Growing up, I was a science and math kid. I liked the facts, the memorization, even the tests. I liked the clear cut, yes or no, A + B = C answers. This seemed to bring me two things: decent grades, and the ability to check out of any creative thinking. In college, a slow shift started without me knowing. My favorite class was my anatomy class, where one thing connects to another thing. Sounds cut and dry (no pun intended… maybe), but all of a sudden I found myself looking at the big picture of how and why the pieces fit together. I was thinking about connectivity, relationships, pathways, and purpose. I was design thinking. Fast forward a few years, and to my surprise I’m spending time outside of my day job designing websites for bloggers, churches, small business, and nonprofits.Read more
We have been looking for our “passion” since high school. Our counselors said things like, “follow your heart,” “what do you think will make you happy,” or the ever favorite “where do you see yourself in 10 years?” If you were like me, you changed your major three times, ended up majoring in history, and learned more about what your passion was by the leadership positions you took, clubs you joined, and the people you met along the way.Read more
For a long time, when I cried in front of someone, the first words of out of my mouth were, “I’m sorry.” I guess I was sorry for what I assumed made them uncomfortable.
About a year ago, my mom and I took a trip to pack up my grandfather’s house. It had been a hard spring – in addition to his death, I had spent hundreds of hours and a healthy chunk of change to apply to grad school, only to be turned down. I was about to move to another state, and I had no idea what direction my life would take.
On a break from packing boxes, my mom asked how I was feeling. I started crying. “I’m sorry, Mom,” I began.
“Why are you sorry?” she asked, “Your tears are telling you something. Honor your tears.”Read more
For most of my life I’ve considered the act of learning something that happens in a classroom: there is a teacher who has expertise and knowledge, and there are students who do not yet have that knowledge. Students sit quietly, take notes, study, and eventually learn new information and skills.Read more
Imagine, you’re at the office early, morning beverage in hand and you settle in for a productive morning. That’s when Tony (who has been driving you nuts for months) comes over asking the same questions about the same project in the same way since he started. Your pulse rises and you can feel the knots forming in your shoulders and neck. You consider your options: fleeing at lunch and working remotely the rest of the day or shaking Tony by the shoulders until he understands the answers you’ve given to him a thousand times in a thousand ways.Read more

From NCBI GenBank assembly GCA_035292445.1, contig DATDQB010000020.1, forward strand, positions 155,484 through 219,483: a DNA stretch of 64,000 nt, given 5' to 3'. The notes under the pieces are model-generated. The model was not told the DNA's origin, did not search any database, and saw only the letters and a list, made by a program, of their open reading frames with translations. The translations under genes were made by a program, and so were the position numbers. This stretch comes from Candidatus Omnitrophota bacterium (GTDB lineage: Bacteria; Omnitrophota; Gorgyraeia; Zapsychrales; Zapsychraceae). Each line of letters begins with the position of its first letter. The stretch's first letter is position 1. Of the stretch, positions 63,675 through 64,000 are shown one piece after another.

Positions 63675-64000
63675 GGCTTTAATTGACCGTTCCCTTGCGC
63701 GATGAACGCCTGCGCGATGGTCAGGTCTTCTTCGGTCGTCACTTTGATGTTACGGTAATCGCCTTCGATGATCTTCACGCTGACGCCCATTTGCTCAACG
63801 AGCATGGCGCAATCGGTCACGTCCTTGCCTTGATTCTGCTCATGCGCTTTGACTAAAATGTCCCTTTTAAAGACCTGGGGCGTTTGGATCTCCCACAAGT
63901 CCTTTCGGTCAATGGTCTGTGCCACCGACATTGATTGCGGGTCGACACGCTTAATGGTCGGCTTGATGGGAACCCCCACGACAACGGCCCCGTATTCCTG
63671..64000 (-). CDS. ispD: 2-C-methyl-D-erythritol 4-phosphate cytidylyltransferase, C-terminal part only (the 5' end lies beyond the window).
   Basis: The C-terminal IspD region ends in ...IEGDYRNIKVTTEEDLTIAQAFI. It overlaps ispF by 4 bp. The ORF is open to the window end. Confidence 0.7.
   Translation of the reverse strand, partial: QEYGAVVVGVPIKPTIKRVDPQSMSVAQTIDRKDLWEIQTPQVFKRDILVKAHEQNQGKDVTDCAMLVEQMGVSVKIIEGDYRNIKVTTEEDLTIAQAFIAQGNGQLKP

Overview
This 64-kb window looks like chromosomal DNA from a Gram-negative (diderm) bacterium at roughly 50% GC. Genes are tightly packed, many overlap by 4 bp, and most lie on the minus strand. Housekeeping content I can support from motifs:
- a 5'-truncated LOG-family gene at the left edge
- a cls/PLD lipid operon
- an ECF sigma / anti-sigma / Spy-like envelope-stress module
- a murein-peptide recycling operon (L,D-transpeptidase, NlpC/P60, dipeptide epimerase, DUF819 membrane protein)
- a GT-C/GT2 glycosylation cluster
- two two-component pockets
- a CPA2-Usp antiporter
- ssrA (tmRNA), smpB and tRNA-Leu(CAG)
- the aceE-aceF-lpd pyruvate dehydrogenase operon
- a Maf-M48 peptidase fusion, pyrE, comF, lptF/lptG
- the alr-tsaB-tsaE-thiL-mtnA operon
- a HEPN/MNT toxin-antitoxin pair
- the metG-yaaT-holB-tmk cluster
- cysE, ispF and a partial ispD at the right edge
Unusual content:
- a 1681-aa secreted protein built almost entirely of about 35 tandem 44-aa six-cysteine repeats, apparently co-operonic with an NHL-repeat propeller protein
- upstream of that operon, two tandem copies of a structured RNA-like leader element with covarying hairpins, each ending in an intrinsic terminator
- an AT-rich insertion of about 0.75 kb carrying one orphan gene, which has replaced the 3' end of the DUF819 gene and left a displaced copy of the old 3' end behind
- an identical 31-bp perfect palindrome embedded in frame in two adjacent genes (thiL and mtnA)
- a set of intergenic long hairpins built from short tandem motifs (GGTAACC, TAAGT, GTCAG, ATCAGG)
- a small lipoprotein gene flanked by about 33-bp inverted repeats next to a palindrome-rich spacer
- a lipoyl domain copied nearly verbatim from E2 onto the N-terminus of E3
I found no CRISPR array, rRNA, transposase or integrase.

We’re approaching the third month of the year, about the time when most New Year’s resolutions start to look a lot less shiny and promising. We’ve all been there, where we set these amazing, lofty goals to accomplish in the next year.
Starting in the early 2000s, I started setting my number of goals or resolutions based off the year. For example, I would set 14 goals for 2014. But last year, I stopped using this method, because it simply wasn’t working. I would set these lofty goals without any true ways of measuring progress.Read more
When I arrived at Yale Divinity School to pursue a Master of Arts in Religion, I was excited, eager to start classes, and ready to meet some fellow classmates. I also secretly felt like a fraud.
Somewhere inside, I felt like I slipped past the admissions committee, or they made a mistake, or the recommendations from my professors carried me in without real merit. I was scared that I wasn’t up to the caliber of my fellow students, especially since my classmates at YDS are some of the most amazing people I’ve ever met and do important work. Even as I excelled in my coursework, I had a small nagging fear that my professors were going to wise up and show me the door. I felt like this after being hired in my current position; what do I know about fundraising and why would anyone give me money? I was half-convinced the first five donations I brought in were a fluke. Rationally, I know I earned my place in grad school and I’m a competent fundraiser, but that didn’t completely quiet the small voice in the back of my head.Read more
Sometimes when you go through a process it gets muddy before it gets clear.
As a consultant for nonprofits with Aurora Consulting, when we do a strategic planning retreat with clients we often warn them things will get “muddy” for a time but we won’t stay in the mud. I’ve come to see it’s not about needing a new process that keeps things clear and organized. It’s about allowing everyone to dive into the mud, get messy, stir around, and see what comes out the other side.
I can also see how this is true in life. In small ways, such as organizing a closet, to big ways like finding the right path in your life or career.Read more
I was in 8th grade when I walked downstairs late one evening and saw a red rose at the foot of my parents’ bed. When I looked closer I noticed my father's wedding ring had been slid down a stem, resting upon a thorn. I was a boy and didn't know about things like this; I grunted and went to bed. I was awoken the next morning by my mom and younger sister who brought me out to the living room where my dad was already in tears. Then my mom started crying. My sister, not knowing what else to do, started to sob as well.Read more